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This exhibit examines the ways that music can help us to understand the attitudes surrounding race and racism held not only by students but also faculty members at the University of Richmond between 1932 and 1938. To begin, this exhibit discusses choral teacher Charles Troxell and his influence on the Richmond College Glee Club over many years in service as director. The next section of our exhibit zeroes in on the performances of the University’s all-white, male Richmond College Glee Club by pinpointing the problematic inclusion of minstrelsy and Negro spirituals in their various performances. Lastly, we further our research by examining campus policy surrounding what genres of music students were permitted and prohibited to play. By looking at performances showcased by white students as well as the restrictive policy of musical genres put in place by white faculty members, this exhibit endeavors to add a new narrative to the larger Race & Racism initiative. Through an examination of select primary source documents, we find white dominance asserted through the types of music that the students were allowed to engage in versus the genres of music that the University restricted through policy, thus constructing students’ views and experiences with African Americans.
This exhibit draws on articles from the University of Richmond's school newspaper, The Collegian, and the school literary magazine, The Messenger, to provide insight into what students believed was important to write about during this period. This exhibit also utilizes online, non-University sources to provide more historical context regarding how minstrel shows, Negro spirituals, and policy generally existed in society and popular culture during this time. By looking at University sources as well as outside sources, this exhibit can shed light on, and expand upon, the relationship between race and music, and the way that attitudes around race and racism were constructed through permission of problematic musical performances and restriction of certain music genres.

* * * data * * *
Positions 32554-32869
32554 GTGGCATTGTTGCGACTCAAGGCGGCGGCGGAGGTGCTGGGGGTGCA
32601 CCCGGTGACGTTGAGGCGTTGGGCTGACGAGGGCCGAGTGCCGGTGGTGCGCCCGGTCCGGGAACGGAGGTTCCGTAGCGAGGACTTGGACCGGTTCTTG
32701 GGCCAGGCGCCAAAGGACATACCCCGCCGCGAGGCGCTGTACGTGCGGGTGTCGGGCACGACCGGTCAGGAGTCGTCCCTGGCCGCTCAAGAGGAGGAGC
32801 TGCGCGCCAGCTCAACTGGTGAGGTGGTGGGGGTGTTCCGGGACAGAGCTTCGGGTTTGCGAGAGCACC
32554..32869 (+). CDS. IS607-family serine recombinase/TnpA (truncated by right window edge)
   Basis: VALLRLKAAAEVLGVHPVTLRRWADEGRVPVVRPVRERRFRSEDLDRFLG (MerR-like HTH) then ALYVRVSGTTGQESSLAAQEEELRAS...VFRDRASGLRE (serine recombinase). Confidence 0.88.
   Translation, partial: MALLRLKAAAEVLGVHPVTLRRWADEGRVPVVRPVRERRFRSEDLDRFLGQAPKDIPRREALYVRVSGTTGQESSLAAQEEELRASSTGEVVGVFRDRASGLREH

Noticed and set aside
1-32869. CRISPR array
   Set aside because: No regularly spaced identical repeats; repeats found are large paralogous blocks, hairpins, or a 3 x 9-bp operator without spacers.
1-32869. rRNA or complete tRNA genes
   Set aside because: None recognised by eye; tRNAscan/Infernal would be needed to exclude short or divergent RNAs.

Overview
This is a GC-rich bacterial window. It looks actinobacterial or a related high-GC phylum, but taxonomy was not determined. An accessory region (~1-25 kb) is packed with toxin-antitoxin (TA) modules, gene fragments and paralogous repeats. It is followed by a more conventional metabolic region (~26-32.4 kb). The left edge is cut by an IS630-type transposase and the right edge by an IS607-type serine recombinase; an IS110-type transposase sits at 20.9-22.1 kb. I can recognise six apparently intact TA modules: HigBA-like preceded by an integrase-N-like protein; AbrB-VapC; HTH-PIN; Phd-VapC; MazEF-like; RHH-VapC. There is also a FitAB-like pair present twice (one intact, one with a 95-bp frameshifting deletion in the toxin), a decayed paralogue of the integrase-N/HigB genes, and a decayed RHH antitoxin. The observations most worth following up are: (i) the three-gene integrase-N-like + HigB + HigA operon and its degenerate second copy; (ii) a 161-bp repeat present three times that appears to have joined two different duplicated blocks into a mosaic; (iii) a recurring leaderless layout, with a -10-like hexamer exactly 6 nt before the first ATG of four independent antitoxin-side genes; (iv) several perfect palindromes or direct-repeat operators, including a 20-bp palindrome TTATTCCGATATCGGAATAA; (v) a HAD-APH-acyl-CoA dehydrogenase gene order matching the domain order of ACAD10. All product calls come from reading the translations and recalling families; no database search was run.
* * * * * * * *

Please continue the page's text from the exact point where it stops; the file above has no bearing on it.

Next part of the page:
In 1914, when Richmond College moved to the University's current location, Westhampton College for women opened as well. Most of the students in these coordinate colleges were white, and many were from Virginia or nearby states. Though there were a few international students present at the time, student life was dominated by clubs and other organizations that catered to the interest of white students.
In this exhibit, we explore questions about the role cultural geography plays in memory, performance, and championing whiteness. In their article “Whiteness: A Strategic Rhetoric,” Thomas Nakayama and Robert Krizek suggest that we ought to “examine whiteness as a rhetorical construction and discuss the ways in it re-secures its central position” (292). Located in the capital of the former Confederacy, the University of Richmond provides us with materials through which to gain unique insight into the culture of white supremacy during the early 1900s. Documents about student life at the University during this time enable us to examine campus culture and race relations more closely. The pages of this exhibit analyze how white supremacy was maintained on the University of Richmond’s campus through everyday life and culture in the forms of performances, clubs, and literary works.
Nakayama, Thomas K., and Robert L. Krizek. "Whiteness: A Strategic Rhetoric." Quarterly Journal of Speech 81, no. 3 (1995): 291-309. doi:10.1080/00335639509384117.